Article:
The Life of St. Thomas Aquinas

St. Thomas Aquinas was born in Roccasecca, not far from Naples in 1225. At the age of five he was placed by his parents in the Benedictine abbey of Monte Cassino as an oblate (layperson dedicated to religious life). He made his first studies, remaining in the monastery from 1230 to 1239, when Emperor Frederick II expelled the monks. From there he went to the University of Naples in the autumn of the same year, being then fourteen. At the age of nineteen Aquinas joined the Order of Preachers of the newly formed Dominican order. By 1245 he was attending the University of Paris and still in the Dominican order. There he met St. Albert the Great, who was his teacher. Aquinas edited St. Albert's lectures on Aristotle's Ethics.

He eventually taught theology at the University of Paris. He left Paris for Italy in 1259 and taught theology at the stadium curiae attached to the papal court until 1268. Thomas's views on the compatibility of Aristotle and Christianity met great opposition but eventually prevailed. In 1274 Pope Gregory X summoned him to Lyons. He died on the journey to Lyon.

St. Thomas Aquinas was known as the “Dumb Ox,” not because he was stupid, but because he was a quiet and very large, rotund person. In class he would sit quietly and absorb information and not get involved in vigorous discussion. He wrote some twenty-five volumes in his short life.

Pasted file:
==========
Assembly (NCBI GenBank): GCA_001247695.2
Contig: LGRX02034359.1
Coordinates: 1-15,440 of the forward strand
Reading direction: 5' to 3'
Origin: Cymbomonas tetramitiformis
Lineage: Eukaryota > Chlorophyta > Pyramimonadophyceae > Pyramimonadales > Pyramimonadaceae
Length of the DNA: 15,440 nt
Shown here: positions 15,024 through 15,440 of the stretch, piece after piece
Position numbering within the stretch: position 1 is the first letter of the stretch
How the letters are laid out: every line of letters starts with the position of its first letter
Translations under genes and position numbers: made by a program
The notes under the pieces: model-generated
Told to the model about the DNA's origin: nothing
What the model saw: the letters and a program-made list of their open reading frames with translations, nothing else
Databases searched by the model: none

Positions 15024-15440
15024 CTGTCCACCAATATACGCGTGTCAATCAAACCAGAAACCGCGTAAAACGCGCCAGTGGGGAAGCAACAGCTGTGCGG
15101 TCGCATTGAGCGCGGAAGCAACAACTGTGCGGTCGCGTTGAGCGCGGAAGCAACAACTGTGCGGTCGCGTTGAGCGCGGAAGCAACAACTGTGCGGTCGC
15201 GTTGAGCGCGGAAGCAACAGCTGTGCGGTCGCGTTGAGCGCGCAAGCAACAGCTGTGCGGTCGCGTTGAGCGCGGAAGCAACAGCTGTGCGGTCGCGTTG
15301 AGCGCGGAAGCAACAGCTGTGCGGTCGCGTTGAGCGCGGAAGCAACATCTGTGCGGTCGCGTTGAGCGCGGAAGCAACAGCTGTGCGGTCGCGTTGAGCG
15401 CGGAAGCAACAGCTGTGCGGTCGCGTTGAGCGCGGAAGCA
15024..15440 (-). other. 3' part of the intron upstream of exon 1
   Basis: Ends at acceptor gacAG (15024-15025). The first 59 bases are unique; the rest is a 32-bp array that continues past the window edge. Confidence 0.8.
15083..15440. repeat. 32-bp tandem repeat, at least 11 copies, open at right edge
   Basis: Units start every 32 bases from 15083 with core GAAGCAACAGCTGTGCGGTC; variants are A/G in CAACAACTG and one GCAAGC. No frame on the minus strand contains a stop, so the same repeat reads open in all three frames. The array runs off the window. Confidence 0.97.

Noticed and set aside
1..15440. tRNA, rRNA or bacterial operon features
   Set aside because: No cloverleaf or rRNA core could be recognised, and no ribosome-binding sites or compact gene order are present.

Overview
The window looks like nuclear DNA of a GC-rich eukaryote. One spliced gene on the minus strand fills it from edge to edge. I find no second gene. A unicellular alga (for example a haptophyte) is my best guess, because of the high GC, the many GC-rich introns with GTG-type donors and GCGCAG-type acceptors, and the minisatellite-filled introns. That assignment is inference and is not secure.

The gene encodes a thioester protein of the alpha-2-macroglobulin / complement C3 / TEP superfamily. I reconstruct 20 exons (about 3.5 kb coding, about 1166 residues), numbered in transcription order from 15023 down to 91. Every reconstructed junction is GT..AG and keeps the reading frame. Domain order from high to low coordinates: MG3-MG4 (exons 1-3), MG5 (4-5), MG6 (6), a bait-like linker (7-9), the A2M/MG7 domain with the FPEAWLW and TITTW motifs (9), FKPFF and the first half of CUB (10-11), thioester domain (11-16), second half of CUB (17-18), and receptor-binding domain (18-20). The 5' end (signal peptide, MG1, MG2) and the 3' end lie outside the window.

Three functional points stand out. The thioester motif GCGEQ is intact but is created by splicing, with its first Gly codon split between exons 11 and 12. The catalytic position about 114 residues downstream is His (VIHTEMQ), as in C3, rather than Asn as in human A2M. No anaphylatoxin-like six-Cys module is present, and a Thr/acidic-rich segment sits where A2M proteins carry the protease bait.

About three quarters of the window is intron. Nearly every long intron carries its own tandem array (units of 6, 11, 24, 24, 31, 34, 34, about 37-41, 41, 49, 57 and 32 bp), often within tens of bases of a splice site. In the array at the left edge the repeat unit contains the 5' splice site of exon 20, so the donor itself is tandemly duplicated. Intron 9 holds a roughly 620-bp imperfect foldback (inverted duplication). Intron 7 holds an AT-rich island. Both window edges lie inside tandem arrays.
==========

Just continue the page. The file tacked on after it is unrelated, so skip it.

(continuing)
His life had been devoted to study, to teaching, and the pursuit and defense of truth. In 1323, within a half century of his death, he was officially declared a saint by the church. In 1879 Pope Leo XIII recommended the philosophy of Thomas Aquinas as a model for Catholic thought. He now enjoys the status of “Church Doctor.”

Only Augustine has had an equal influence on the thought of the Western church. In his Encyclical of August 4, 1879, Pope Leo XIII stated that Aquinas's theology was a definitive exposition of Roman Catholic doctrine. Thus, he directed the clergy to take the teachings of Aquinas as the basis of their theological positions. Also, Leo XIII decreed that all Roman Catholic seminaries and universities must teach Aquinas's doctrines. If Aquinas did not speak on a topic, the teachers were “urged to teach conclusions that were reconcilable with his thinking.”

Did St. Thomas Aquinas ever have a mystical experience?

Yes, he had a mystical experience while celebrating mass on December 6, 1273, just months before he died. The importance of the experience dwarfed everything else in his life. “I can write no more”; he declared to a friend. “All that I have written seems to me like so much straw compared to what I have seen and what has been revealed to me.”

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